·  The significant achievement of being awarded silver status as a sustainable food city.

·  The continued commitment of the council to working with partners to establish a more just, more sustainable food system for our city.

 

Council therefore resolves to:

1.  Begin to tTransition to fully plant-based catering for all future Council meetings where food is served, ensuring that this provided more cheaply or at the same cost as existing provision is cheaper or the same cost.

2.  Investigate fully the practicalities of using Cambridge City Council Civic events to promote and showcase plant-based food options, alongside displayed information about the climate benefits and relative cost of different protein/food sources.

3.  After exploring engaging with a wide variety of catering options (including consideration of social enterprises), bring a costed report of fully plant-based catering options for Civic events to an future Environment and Community Scrutiny Committee within 6 months.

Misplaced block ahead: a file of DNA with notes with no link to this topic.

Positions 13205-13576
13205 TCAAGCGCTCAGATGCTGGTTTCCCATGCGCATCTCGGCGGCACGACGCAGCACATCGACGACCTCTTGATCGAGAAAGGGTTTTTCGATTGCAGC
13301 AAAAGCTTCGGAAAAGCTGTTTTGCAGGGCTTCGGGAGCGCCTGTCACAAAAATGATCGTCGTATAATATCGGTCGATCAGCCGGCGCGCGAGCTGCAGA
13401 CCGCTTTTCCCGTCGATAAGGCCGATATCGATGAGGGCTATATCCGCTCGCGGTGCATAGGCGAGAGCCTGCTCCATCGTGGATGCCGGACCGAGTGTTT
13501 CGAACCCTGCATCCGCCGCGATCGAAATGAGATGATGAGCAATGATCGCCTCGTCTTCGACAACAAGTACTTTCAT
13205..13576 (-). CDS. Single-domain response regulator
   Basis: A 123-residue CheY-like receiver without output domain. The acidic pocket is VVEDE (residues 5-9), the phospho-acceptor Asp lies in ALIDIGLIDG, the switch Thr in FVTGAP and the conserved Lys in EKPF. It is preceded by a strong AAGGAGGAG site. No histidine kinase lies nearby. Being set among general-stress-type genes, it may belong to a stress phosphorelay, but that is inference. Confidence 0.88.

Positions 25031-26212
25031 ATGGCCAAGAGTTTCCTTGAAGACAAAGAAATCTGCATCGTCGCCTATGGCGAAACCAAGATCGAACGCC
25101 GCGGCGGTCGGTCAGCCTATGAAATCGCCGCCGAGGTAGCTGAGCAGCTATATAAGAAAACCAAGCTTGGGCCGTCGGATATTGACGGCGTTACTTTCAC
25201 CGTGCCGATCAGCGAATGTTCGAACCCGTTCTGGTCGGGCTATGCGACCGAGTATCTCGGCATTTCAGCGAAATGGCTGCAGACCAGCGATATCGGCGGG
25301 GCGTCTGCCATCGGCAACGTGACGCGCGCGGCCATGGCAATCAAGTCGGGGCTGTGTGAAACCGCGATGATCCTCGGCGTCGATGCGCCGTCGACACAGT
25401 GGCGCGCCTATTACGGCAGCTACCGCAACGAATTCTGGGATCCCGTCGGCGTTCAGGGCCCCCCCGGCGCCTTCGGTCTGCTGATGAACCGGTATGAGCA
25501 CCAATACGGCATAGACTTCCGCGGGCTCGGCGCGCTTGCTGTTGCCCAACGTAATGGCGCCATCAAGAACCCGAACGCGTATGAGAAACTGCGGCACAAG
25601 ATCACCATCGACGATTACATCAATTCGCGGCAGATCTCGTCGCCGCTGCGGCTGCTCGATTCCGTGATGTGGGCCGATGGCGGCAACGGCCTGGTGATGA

4.  Ensure that there is a minimum of one are plant-based food options available at all City Council run events which involve catering (ie minimum from at least one caterer), where reasonably possible.

5.  When events occur on City Council open spaces, and where catering is provided, ensure that plant-based options are available (ie minimum from at least one caterer), secured through the use of terms and conditions of hire (where reasonably possible), a commitment that that plant-based options will be made available (ie: from at least one caterer).